How do we apply the sheik system, the strategic corporal doctrine, to business and education? First, remember in economics that capital substitutes for labor. In other words, the more machines and computers and software programs you have, the less workers you need. So in many ways every office worker is a strategic corporal, with his own type-setter, copyist, courier, and other assistants in his computer. Every office worker is a sheik.

When IBM brought in Lou Gerstner to save the company….

one of the first things he did was replace the notion of lifetime employment with the nation of lifetime employability. A friend of mine, Alex Attal, a French-born software engineer who was working for IBM at the time, described the shift this way: “Instead of IBM giving you a guarantee that you will eb employed, you had to guarantee that you could stay employable. The company would give you the framework, but you had to build it yourself. It’s all about adapting [all about being a good sheik — tdaxp]. I was head of sales for IBM France at the time. It was the mid-nineties. I told my people that in the old days [the concept of] lifetime employment was only a company’s responsibility, not a personal responsibility. The company will give you access to knowledge, but you have to take advantage of it… You have to build the skills because it will be you against a lot of other people.

And the geogreen energy-independence project is a perfect way to encourage every American to be a sheik:

To be sure, it is not easy to get people passionate about the flat world. It takes some imagination. President Kennedy understood that the competition with the Soviet Union was not a space race but a science race, which was really an education race [in other words, the “space race” was cover for the real war of educating Americans — tdaxp]. Yet the way he chose to get Americans excited about sacrificing and buckling down to do what it took to win the Cold War — which required a large-scale push in science and engineering — was by laying out the vision of putting a man on the moon, not a missile into Moscow. If President Bush is looking for a similar legacy project, there is one just crying out — a national science initiative that would be our generation’s moon shot: a crash program for alternative energy and conservation to make America energy-independent in ten years. If President Bush made energy independence his moon shot, in one fele swoop eh would dry up revenue for terrorism, force Iran, Russia, Venezuela, and Saudi Arabia onto the path of reform — which they will never do with $50-a-barrel oil — strengthen the dollar, and improve his own standing in Europe by doing something huge to reduce global warming. He would also create a real magnate to inspire young people to contribute to both the war on terrorism and America’s future by again becoming scientists, engineers, and mathematicians. “This is not just a win-win,” said Michael Mandelbaum. “This is a win-win-win-win-win-win.”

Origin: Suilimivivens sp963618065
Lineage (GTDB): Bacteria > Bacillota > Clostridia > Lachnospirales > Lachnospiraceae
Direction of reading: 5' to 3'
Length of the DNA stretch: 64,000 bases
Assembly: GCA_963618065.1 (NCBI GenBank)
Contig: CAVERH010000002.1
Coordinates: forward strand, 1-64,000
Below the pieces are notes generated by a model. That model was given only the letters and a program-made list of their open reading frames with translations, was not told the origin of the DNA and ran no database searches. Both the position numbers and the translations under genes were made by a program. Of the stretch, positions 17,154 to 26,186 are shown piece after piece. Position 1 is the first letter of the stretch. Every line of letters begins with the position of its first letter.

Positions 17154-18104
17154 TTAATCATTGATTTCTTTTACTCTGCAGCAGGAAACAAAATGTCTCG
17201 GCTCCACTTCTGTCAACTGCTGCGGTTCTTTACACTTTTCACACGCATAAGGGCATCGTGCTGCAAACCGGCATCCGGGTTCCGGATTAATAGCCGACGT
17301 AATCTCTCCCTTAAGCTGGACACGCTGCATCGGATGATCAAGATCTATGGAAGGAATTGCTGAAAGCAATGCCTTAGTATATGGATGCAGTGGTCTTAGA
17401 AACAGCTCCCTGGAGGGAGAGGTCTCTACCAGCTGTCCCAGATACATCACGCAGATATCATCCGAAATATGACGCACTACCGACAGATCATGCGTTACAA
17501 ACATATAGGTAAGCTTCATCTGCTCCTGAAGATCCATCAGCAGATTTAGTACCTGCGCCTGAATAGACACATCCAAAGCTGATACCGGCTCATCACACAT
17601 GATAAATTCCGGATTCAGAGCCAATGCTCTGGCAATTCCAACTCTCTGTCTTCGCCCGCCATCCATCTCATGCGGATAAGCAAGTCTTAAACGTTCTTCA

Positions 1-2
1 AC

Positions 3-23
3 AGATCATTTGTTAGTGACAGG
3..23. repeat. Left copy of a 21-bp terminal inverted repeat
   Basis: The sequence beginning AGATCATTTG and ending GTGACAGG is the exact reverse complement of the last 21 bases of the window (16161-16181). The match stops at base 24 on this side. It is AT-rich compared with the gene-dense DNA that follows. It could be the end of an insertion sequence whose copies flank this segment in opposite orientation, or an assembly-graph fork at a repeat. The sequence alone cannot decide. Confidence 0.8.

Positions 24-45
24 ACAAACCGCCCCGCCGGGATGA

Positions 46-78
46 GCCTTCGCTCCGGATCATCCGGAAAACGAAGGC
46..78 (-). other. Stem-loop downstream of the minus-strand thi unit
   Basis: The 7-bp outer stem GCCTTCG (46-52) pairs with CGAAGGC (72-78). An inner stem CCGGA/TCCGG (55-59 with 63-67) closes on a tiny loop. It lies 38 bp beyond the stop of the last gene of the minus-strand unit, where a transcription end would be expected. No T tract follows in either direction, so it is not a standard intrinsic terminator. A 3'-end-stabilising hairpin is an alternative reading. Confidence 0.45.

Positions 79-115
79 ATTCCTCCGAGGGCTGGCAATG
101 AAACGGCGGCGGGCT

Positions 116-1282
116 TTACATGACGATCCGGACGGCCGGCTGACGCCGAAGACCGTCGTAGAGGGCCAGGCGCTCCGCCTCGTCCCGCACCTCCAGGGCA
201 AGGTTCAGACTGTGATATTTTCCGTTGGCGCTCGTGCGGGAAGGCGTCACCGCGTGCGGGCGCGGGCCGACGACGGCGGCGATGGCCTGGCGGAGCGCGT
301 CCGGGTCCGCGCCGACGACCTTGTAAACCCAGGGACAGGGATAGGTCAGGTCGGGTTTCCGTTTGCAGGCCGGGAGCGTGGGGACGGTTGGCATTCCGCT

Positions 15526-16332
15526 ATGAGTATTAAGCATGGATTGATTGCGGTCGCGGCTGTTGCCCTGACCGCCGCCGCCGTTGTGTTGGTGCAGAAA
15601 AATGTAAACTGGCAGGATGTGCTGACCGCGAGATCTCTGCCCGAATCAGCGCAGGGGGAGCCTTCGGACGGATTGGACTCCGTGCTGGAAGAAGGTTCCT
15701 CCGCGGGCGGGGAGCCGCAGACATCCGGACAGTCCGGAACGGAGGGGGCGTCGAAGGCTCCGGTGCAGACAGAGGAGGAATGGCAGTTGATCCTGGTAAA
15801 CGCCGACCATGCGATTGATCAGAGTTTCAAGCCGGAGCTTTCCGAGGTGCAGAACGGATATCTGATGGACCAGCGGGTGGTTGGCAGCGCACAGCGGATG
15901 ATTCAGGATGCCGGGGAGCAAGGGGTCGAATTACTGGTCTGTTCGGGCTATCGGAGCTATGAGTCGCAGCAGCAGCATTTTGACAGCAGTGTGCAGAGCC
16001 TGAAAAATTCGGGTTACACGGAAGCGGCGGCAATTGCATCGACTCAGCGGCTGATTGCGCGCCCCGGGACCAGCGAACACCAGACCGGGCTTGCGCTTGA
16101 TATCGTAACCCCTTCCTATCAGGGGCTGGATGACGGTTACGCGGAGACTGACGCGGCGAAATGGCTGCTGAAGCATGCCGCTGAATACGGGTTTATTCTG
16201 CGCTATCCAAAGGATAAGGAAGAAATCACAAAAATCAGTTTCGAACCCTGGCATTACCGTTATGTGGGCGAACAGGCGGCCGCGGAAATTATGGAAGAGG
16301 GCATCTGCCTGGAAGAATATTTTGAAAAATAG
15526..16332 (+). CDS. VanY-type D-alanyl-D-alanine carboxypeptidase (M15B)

As Tom Friedman says, we must train more Americans to be strategic corporals — to be adaptable experts (“strategic scientists”) to maximize our competitive advantages.

Through this plan, we can seize the highground in the flat world. We should do it.

What Barclay’s Means By Flat

The power of unconventional thinking,” by Thomas Barnett, Thomas P.M. Barnett :: Weblog, 22 June 2005, http://www.thomaspmbarnett.com/weblog/archives2/001981.html.

Describing an advertisement he say in the New York Times

I can’t resist one more dig at Friedman’s “World is Flat” metaphor. I come across this Barclays full-page color ad in the NYT, which consists of a flat globe sitting on stand. It’s the perfect image for Friedman’s book, much better than that weird art of ships going off the edge of the world that was used in some hardcover versions.

And yet, the ad points out the against-the-grain metaphor that Friedman ended up with when he sought to recast a “level playing field” as a “flat world”: the text of the ad starts with “Without unconventional thinking, the world would still be flat and we’d still be living in caves. Heck, we’d probably never have climbed down from the trees in the first place.”

It could have continued: “At Barclays we believe in providing our clients with metaphors that don’t create cognitive dissonance . . . “

… Barnett proves he doesn’t understand what Tom Friedman means by “flat” … or what Barclays means, for that matter.

When there are specialized experts, life is not flat — it’s steep. That is what Barclay’s is saying. That’s how the Catholic Church is steep, but a hippie drum circle is flat.

How can Dr. Barnett not know this? What, is he not even reading tdaxp or something?